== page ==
Washington Nationals: A different deadline strategy

WASHINGTON, DC - DECEMBER 7: Washington Nationals GM Mike Rizzo and left handed pitcher Patrick Corbin answers questions during his introductory news conference at Nationals Park. (Photo by Jonathan Newton / The Washington Post via Getty Images)
WASHINGTON, DC - DECEMBER 7: Washington Nationals GM Mike Rizzo and left handed pitcher Patrick Corbin answers questions during his introductory news conference at Nationals Park. (Photo by Jonathan Newton / The Washington Post via Getty Images) /
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The Washington Nationals find themselves in need of bullpen at the trade deadline. They should take a different approach, trade for no one and do this.

Mike Rizzo has been an excellent executive throughout his time with the Washington Nationals.  During his tenure, he has turned the team into a regular-season powerhouse that has won numerous division titles and drafted/signed franchise cornerstones (Bryce Harper, Stephen Strasburg, Juan Soto).  Sure, the team has yet to make it out of the first round of the playoffs but that is part randomness and part bullpen.

That brings me to Rizzo’s Achilles heel during his time with the Nats, his inability to craft a bullpen and the damage he has done making trades.  In an alternate universe, the present-day Nationals would have an elite bullpen and additional length in the rotation and would likely be running away with the NL East crown and be World Series favorites.  Let me explain.

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Like every contender, the Washington Nationals Nationals made moves to upgrade their bullpen at the trade deadline.  In 2015, they brought in closer/teammate strangler Johnathon Papelbon from the rival Phillies.  In 2016, they acquired Mark Melancon from the Pittsburgh Pirates.  In 2017, they acquired Sean Doolittle and Ryan Madson from the Oakland Athletics.  One other trade of note, the Nats brought in Adam Eaton from the White Socks, who was fresh off 5.9 WAR campaign in 2016.

Unfortunately for the Nationals, trades they have made haven’t gone very well.  With the exception of Doolittle and Eaton, all the other guys they acquired were rentals so their tenure with the Nats was brief and did not result in any notable postseason runs.  All of the following players were either prospects or young major leaguers traded by the Nationals.  It’s a pretty impressive list and while hindsight is 20/20, this still doesn’t look good for Rizzo or the Nats.

Year Traded / Name, Position / fWAR Since Trade
2016 / Nick Pivetta, RHP / 4.3
2016 / Reynaldo Lopez, LHP / 4.1
2016 / Lucas Giolito, RHP / 3.4
2017 / Blake Treinen, RHP / 4.3
2017 / Jesus Luzardo, LHP / 0 (27th overall prospect)
2018 / Felipe Vazquez, LHP / 6.3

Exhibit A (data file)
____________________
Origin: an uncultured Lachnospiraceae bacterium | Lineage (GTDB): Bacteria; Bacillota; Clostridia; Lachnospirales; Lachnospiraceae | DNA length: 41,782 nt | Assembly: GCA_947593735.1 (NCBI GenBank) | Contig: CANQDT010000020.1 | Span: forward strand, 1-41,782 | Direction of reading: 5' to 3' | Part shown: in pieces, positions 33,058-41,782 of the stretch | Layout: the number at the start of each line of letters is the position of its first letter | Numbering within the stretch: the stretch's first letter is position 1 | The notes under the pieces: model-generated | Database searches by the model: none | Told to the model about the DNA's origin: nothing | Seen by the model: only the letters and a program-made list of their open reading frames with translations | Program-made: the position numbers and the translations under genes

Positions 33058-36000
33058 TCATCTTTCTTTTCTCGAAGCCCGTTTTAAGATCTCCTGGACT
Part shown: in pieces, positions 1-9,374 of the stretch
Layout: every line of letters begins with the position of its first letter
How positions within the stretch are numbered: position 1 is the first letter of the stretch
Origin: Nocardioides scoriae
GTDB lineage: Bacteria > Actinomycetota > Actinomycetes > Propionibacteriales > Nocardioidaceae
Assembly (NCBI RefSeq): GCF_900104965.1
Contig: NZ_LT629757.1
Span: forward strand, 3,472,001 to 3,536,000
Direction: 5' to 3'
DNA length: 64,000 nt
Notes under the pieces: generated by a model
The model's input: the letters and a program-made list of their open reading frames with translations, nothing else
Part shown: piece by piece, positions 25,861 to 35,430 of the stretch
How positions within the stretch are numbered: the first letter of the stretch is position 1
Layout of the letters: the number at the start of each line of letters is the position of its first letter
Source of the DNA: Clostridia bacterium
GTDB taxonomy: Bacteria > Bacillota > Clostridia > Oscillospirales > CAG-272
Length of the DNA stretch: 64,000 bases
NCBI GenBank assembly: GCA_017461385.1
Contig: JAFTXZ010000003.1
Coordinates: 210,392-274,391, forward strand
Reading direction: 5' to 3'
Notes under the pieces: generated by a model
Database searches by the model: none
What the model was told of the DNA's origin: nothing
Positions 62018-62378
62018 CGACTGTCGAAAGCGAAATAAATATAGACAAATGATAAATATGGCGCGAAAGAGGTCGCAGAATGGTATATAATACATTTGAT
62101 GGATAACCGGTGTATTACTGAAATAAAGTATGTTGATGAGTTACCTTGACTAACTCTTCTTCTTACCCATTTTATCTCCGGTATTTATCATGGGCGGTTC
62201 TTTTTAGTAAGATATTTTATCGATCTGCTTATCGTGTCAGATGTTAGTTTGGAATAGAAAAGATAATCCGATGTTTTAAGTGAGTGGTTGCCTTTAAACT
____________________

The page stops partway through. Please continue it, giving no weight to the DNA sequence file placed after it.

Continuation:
2018 / Taylor Hearn, LHP / -0.1 (still only 24)

So that brings us to the 2019 deadline.  The Nats are chasing the Braves and currently sit in a Wild Card spot.  This deadline, instead of trading for relievers, let’s break in some of the older arms in the minor league system as relievers.  They previously tried this with Koda Glover with middling results but unfortunately, he didn’t stay healthy.  This would be a good way to expose them to the big leagues, manage their inning count, and see what they have for the Postseason and next season.

The Washington Nationals have a number of prospects who fit this billing.  Will Crowe is almost 25 and reached AAA this year and has a 2.79 ERA, 52% GB rate, and 22% K rate and is armed with a high-octane fastball. Taylor Guilbeau is another guy in AAA, 25 years old left-hander who runs it up to 96 and generates a bunch of grounders.  Jordan Mills is a side-winding LHP that should be given an opportunity to sink or swim.  RHPs Ronald Peña and Joan Baez are older AAA relievers with explosive stuff and equally explosive walk rates.  Unproven? Absolutely but the odds are good that one of these guys could be an effective bullpen presence for a team that has little certainty outside of Sean Doolittle.

Would you prefer the unknown allure of a prospect or would you rather keep trotting out 42-year-old Fernando Rodney?  Doolittle has been good but Blake Treinen produced an incredible season in relief after being traded to Oakland.  I can imagine one would rather have had anyone else throwing innings besides Madson or Melancon, especially someone who didn’t cost prospects.

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This idea is a little outside the box but the Nats would be better off today if they had taken a different approach during several other trade deadlines.  So instead of going to buy a major relief piece that will cost you part of the future, bring up the future now, throw it against the wall and see what sticks.